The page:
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A new study led by paleoanthropologists Dr Philipp Gunz and Dr Simon Neubauer from the Max Planck Institute for Evolutionary Anthropology in Leipzig, Germany, reveals that Lucy’s species Australopithecus afarensis had an ape-like brain. Surprisingly, it nevertheless took a prolonged, more human-like amount of time to grow, providing the crucial basis for longer childhood learning.
Prof Fred Spoor, Calleva Research Leader in Human Evolutions at the Natural History Museum and a senior author on the study says, “Our new results show that the size of the brain is not necessarily linked with how long it grew after birth.”
The species Australopithecus afarensis inhabited East Africa more than three million years ago, and occupies a key position in the hominin family tree, as it is potentially ancestral to the human lineage. “Lucy and her kind provide important evidence about early hominin behaviour. They walked upright, had brains that were around 20 per cent larger than those of chimpanzees, and may have used sharp stone tools,” explains Prof Z. Alemseged from the University of
Chicago, who directs the Dikika field project in Ethiopia where the skeleton of an Australopithecus child was found in the year 2000 and another senior author of the study.
To study the shape and growth of the Australopithecus afarensis brain Spoor and Alemseged took the fossil skull of the Dikika child for CT scanning to Dr Paul Tafforeau of the European Synchrotron Radiation Facility (ESRF) in Grenoble, France. Says Spoor: “when we were given the opportunity to use this ‘Rolls-Royce’ of scanning facilities a completely new universe of details emerged inside this beautiful little child skull”. For comparison seven other fossil skulls from the nearby Hadar site in Ethiopia were investigated as well, using conventional high-resolution CT scanning.
With the help of this state-of the-art technology and several years of painstaking fossil reconstruction the brain size and shape could be studied from the imprints left on the inside of the fossil skulls. Moreover, by counting microscopic growth lines inside the teeth the researchers could obtain a precise age at death of the Dikika child.
These data shed new light on two questions that have been controversial. (1) Is there evidence for human-like brain evolution in Australopithecus afarensis, and (2) was the pattern of brain growth in A. afarensis more similar to that of chimpanzees or that of humans?
Contrary to previous claims, the brain imprints of Australopithecus afarensis were found to be ape-like, lacking key features that uniquely evolved in humans. In particular, Australopithecus was thought by some to show a modern human-like arrangement of brain structures linked with more complex behaviours (e.g., tool manufacture, mentalizing, and vocal communication).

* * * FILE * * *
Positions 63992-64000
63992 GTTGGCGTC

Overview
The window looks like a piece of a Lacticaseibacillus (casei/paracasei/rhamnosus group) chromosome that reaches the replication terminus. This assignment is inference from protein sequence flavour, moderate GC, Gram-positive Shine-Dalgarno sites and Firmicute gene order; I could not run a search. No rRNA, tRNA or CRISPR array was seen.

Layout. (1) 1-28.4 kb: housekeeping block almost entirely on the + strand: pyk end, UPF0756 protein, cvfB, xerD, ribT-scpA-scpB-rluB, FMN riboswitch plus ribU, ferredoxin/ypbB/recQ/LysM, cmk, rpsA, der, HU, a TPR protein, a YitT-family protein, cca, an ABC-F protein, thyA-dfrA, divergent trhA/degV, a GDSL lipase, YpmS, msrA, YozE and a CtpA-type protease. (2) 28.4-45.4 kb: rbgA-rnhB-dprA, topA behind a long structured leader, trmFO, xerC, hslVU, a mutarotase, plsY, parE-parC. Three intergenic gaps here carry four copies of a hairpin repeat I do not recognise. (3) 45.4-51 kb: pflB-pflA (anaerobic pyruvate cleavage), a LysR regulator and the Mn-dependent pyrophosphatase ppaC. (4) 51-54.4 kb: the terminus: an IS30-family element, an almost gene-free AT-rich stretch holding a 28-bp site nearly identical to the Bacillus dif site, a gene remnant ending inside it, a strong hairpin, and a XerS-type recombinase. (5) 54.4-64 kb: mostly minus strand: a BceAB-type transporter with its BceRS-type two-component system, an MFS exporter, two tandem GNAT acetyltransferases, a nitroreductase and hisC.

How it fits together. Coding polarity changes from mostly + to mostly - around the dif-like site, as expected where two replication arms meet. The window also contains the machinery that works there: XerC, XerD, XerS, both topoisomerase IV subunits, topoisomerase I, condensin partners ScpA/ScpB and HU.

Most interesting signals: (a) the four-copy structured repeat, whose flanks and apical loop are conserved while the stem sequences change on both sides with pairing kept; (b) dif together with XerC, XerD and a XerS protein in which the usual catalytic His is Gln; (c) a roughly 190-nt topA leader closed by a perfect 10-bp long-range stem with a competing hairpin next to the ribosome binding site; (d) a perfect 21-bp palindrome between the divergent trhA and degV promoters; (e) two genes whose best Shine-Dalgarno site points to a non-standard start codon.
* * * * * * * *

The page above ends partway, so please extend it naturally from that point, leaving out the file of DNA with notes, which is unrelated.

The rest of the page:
However, the new evidence for the Dikika child and another fossil unambiguously shows that the arrangement, marked by a particular brain groove (the ‘lunate sulcus’), is the same as in apes.
Humans are unique in that they grow their large brain over a much longer period of childhood than apes. It would therefore be expected that Australopithecus afarensis, with a brain size about 20 per cent larger than chimpanzees, would only have a slightly prolonged period of brain growth.
“The Dikika child offers a unique opportunity to test this assumption”, notes Fred Spoor, “because synchrotron CT scans made it possible to determine how old it was when it died, and how large its brain was at this age”. Counting the tiny growth lines inside the teeth the team’s dental experts, headed by Paul Tafforeau, could calculate an age at death of 2.4 years, substantially younger than the 3.0 years estimated previously. Combined with its small brain size of only 275ml this finding surprisingly indicates that the brain growth of Australopithecus afarensis was slow as in modern humans.
“Our data show that Australopithecus afarensis had a more ape-like brain, that nevertheless developed over a longer period of time, more similar to modern humans” concludes lead author Philipp Gunz. This extended period of brain growth in Australopithecus afarensis may have resulted in a long dependence on caregivers. As such it provided a basis for subsequent
evolution of the brain and social behaviour in later human ancestors, and was likely critical for the evolution of a long period of childhood learning.
The paper is published in Science Advances on 1 April 2020.
Human Evolution Research at the Natural History Museum is funded by the Calleva Foundation.
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